Many of us are world-weary, hardened adults. Very little causes us to suddenly sit up in shock and engage in reflection. Saying “there’s nothing new under the sun” is unnecessary, as we know it instinctively; indeed, even saying it almost seems naive. Occasionally, though, something gets through.
Here’s one: “Doug Fieger, frontman for ’80s power-pop band the Knack, has been diagnosed with 22 brain tumors. He previously had a piece of his lung removed (in 2004.)” It hardly seems possible. Indeed, it hardly seems like so much time has passed between the debut of Get The Knack, the album that proved both blessing and curse for the band. It spawned several top ten hits, an iconic single that I need not name because you already know it (you knew it when I wrote “The Knack”) and the black and white band photo on the cover, complete with a leering Fieger promising a good time to those who dared enter. It also became too big for its own good, creating a backlash ensuring further ventures from The Knack never would scale those heights again.
If you go back to those discs you find not only the horny, smart-ass pop you loved, but a deep respect for the sounds that preceded them, Phil Spector’s wall of sound, the realization that you don’t need to make a song more than seven minutes long in order to make an impact. But as they always calculate, hindsight equals 20/20. After The Knack, Fieger found his way into television, appearing frequently on the sitcom Roseanne as one of Dan Connor’s poker buddies.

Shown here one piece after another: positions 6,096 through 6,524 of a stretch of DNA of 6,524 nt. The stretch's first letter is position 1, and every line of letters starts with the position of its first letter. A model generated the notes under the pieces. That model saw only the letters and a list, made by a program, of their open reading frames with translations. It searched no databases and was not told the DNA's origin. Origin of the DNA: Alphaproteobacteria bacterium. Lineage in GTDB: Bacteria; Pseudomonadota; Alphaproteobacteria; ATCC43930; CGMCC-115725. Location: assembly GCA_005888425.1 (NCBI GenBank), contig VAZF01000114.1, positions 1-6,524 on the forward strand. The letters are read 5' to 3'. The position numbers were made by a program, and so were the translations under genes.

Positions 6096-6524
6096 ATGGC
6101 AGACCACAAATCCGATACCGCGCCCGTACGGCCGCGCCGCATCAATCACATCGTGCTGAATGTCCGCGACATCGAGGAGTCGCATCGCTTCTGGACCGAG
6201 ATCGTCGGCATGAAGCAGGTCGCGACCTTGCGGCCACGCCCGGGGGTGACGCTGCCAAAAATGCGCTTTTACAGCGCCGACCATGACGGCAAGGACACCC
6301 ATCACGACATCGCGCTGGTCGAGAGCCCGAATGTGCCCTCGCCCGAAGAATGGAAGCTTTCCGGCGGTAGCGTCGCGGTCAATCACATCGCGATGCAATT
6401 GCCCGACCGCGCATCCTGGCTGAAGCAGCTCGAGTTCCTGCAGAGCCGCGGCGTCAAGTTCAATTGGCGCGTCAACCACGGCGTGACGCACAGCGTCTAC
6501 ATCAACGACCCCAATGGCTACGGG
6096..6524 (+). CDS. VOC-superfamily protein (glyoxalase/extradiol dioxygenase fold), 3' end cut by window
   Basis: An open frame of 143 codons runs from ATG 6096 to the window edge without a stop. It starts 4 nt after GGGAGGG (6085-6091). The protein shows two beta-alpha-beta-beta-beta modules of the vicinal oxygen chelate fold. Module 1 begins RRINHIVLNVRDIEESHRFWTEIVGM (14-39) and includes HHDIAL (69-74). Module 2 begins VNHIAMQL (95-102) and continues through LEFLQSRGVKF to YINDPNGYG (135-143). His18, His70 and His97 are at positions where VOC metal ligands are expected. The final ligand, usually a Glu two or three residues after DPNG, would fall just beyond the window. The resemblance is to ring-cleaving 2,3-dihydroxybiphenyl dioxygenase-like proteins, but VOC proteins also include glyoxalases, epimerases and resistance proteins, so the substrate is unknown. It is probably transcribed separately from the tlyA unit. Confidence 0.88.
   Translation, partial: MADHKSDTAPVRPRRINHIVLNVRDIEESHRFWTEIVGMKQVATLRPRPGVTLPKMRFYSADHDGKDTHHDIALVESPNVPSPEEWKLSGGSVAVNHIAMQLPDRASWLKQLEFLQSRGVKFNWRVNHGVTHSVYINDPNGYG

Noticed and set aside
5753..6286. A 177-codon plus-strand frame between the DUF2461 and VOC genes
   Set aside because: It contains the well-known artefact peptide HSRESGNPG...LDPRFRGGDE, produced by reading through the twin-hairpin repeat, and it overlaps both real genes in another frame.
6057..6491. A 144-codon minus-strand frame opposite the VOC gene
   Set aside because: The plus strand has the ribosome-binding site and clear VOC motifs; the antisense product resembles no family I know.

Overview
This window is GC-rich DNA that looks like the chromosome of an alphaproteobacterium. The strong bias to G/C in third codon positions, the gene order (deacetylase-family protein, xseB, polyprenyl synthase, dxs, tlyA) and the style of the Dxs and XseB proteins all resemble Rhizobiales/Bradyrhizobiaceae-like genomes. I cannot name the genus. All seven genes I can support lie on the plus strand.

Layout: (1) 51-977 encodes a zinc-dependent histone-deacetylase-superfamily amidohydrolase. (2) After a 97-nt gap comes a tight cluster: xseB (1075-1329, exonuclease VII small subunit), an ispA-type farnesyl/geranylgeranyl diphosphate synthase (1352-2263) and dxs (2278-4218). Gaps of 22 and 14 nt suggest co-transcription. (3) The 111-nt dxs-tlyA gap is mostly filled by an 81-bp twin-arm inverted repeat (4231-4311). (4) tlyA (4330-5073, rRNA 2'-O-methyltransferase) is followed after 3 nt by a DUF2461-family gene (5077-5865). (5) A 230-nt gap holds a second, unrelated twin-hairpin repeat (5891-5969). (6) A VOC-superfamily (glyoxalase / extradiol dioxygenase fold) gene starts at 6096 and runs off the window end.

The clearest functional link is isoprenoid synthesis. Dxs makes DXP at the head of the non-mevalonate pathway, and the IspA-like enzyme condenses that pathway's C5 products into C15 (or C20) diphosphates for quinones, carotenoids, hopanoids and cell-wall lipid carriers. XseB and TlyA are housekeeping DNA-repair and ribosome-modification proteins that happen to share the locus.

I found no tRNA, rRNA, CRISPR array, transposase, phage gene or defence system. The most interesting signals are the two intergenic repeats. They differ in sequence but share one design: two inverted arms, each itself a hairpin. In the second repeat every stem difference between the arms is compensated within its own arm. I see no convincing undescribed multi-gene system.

Having experienced family members who have suffered, and ultimately passed, from brain cancer, this news is particularly raw and jarring for me. They call the mind ‘the seat of the soul’; it’s essentially the heart we sing of when we talk about love and despair, not the fist-shaped bellows inside our chest, and when a doctor says to you that particular part is where the attacks are occurring, it’s very much like saying the whole of a person is attacked at once. A person can lose a limb, even an organ, and still be that person. They can even have their organ-heart replaced with a donor’s and still be that person. Brain cancer doesn’t allow for such easy answers. If you are your brain, what does it mean when your brain no longer functions in your best interests?
Fieger’s attitude is good, and he’s quoted in reference to the worst-case scenario that treatment may not stick — “I’m not sure it’s the worst” — inferring that he still has hope in the face of the odds against him. “When we get there, we might kick ourselves and say, ‘Why didn’t I show up sooner?'” He has reason to believe in the possibilities as he recalls his grandmother lived for 21 years after being diagnosed. We at Popdose agree with his position and wish him a strong and steady recovery in this time of trial. We don’t like eulogies — keep a good thought in mind for Doug Fieger today so that we won’t have to write one for many years to come.